- Last Updated: 7:06 AM, August 10, 2012
- Posted: 1:56 AM, August 10, 2012
LONDON — For now and for all time, the record will show Ashton Eaton of the United States of America won the gold medal in the 2012 Olympic men’s decathlon Thursday. For now and for all time, his name will stand atop the list of 31 competitors in the test that has always determined the world’s greatest athlete.
Eaton will bring his medal home with him to Oregon, and he will show it off at school assemblies and county fairs, he will display it on his mantel or lock it away in a safe-deposit box. The hardware will be his; the record belongs to the Olympics, and to the sport of athletics. It was a good night for Eaton, a good night for silver medalist Trey Hardee, a good night for the United States.
In fact, there is only one thing that could make this 100th anniversary of the first Olympic decathlon better for the nation and for the decathletes who have competed under the stars and stripes across the decades, 13 gold-medal winners in 26 tries. It was exactly one century ago that another American, competing in another decathlon, in Stockholm, Sweden, performed so well and with such dominance and such flair that he inspired royalty.
“You, sir,” King Gustav V told Jim Thorpe on the medal stand that day, July 15, 1912, “are the greatest athlete in the world.”
For most of the next 70 years, the record wouldn’t reflect that. A newspaper revealed Thorpe had received two bucks a game playing minor-league baseball. The International Olympic Committee — surprise! — stripped Thorpe of his medals, though it violated its own sacred regulations by letting its statute of limitations expire.
And for decades the IOC. which really should adopt the George Costanza Theory and do the opposite of whatever it thinks is best, wouldn’t budge.
“Ignorance,” said Avery Brundage, the IOC chief who was as well-versed on the subject as anyone, “is no excuse.”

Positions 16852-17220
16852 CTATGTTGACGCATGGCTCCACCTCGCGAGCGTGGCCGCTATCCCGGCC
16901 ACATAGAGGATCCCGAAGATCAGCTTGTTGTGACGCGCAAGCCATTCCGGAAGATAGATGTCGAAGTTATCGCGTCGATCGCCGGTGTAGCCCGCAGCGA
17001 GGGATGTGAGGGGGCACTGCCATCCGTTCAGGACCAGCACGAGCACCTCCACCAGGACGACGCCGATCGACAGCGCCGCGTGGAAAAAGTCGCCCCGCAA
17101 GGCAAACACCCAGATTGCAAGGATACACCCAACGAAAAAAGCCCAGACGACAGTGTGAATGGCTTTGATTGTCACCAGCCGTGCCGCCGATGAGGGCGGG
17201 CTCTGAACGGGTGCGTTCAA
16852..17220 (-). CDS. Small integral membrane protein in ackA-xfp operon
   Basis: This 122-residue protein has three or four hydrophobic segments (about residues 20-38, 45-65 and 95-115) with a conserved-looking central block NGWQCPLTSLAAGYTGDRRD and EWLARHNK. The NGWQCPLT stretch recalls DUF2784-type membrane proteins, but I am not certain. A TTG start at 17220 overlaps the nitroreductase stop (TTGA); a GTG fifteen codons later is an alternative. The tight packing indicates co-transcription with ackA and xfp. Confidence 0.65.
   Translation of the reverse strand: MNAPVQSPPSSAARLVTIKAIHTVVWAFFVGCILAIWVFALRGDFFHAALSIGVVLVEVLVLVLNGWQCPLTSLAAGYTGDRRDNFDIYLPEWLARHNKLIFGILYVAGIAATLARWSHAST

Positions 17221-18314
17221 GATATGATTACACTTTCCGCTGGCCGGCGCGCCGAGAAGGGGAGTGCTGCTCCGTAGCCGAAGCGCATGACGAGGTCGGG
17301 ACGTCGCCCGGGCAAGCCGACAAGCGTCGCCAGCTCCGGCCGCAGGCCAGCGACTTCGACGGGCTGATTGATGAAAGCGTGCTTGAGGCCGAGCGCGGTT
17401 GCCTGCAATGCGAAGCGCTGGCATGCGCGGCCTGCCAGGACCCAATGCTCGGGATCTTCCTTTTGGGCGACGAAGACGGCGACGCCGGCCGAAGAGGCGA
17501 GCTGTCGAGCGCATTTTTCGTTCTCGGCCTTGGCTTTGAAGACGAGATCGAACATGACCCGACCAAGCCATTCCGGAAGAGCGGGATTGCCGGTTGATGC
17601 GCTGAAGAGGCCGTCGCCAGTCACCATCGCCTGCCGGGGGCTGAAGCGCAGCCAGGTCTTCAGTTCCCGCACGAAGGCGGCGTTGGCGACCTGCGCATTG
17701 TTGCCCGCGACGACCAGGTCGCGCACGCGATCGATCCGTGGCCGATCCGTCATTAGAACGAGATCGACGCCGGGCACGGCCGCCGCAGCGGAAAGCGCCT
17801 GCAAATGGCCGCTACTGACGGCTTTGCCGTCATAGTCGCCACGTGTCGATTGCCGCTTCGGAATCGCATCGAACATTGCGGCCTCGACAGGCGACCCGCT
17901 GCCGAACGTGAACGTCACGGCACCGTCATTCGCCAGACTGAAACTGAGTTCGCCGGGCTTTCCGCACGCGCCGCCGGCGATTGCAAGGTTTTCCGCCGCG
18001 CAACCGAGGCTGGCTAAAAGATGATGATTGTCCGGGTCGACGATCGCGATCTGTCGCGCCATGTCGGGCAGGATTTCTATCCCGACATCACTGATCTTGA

Thirty years ago, the IOC finally softened, reinstating Thorpe’s medals (though they’d long since been stolen from the museums where they’d been displayed). But it didn’t go far enough. To this day, if you thumb through the purple-covered Olympic record book for athletics, and you turn to page 175, this is what you see under “Decathlon, 1912”:
1. Jim Thorpe, USA, 8,412.955 (WR)
1. Hugo Wieslander, SWE, 7,724.495
A near 700-point victory, and a co-No. 1. And it’s the same thing in the pentathlon, an event that no longer exists, Thorpe riding into eternity as a co-winner along with Ferdinand Bie of Norway. Essentially, the IOC has given Thorpe — who died at 64 in 1953 — a permanent asterisk even though he crushed both Wieslander and Bie, even though, for years, both men urged the IOC to reverse itself.
“I did not beat Mr. Thorpe,” Wieslander said not long before his death in May 1976. “And I do not deserve to be recognized as if I did.”
A 100-year anniversary, it seems, would be an appropriate time for the IOC to finally restore an accurate record and restore Thorpe’s remarkable triumphs, and it seems an especially prudent time for the USOC to try to nudge this along since the decathlon is once again a sport ruled by Americans.
Not even the magic of NBC can punch up the decathlon and make it must-see viewing. The event really is from out of another time, and the truth is it’s hard to conjure much artificial excitement when the runaway winner finishes a distant fifth in the climactic race. No offense to Eaton; no U.S. decathlon winner has ever won the 1,500 meters that ends the race. Some have been a full minute off the pace.
It’s still a heck of an event, and an historic achievement that earns him entrance to a special club of names — Mathias, Johnson, Campbell, Toomey, Jenner.
“All these guys in this competition, we’ve put in a lot of work,” Easton said after he had wrapped up the gold. “I wondered why I deserved the gold because all these other guys worked so hard as well. It’s like a family out there, all of us wanting to succeed.”
Now, it’s time to officially acknowledge their ancestral patron, 100 years after he wowed a king and crossed a corrupt bureaucracy. We crowned the latest decathlon champion last night. Let’s re-coronate the first one, officially, and soon.Follow @NYPostsports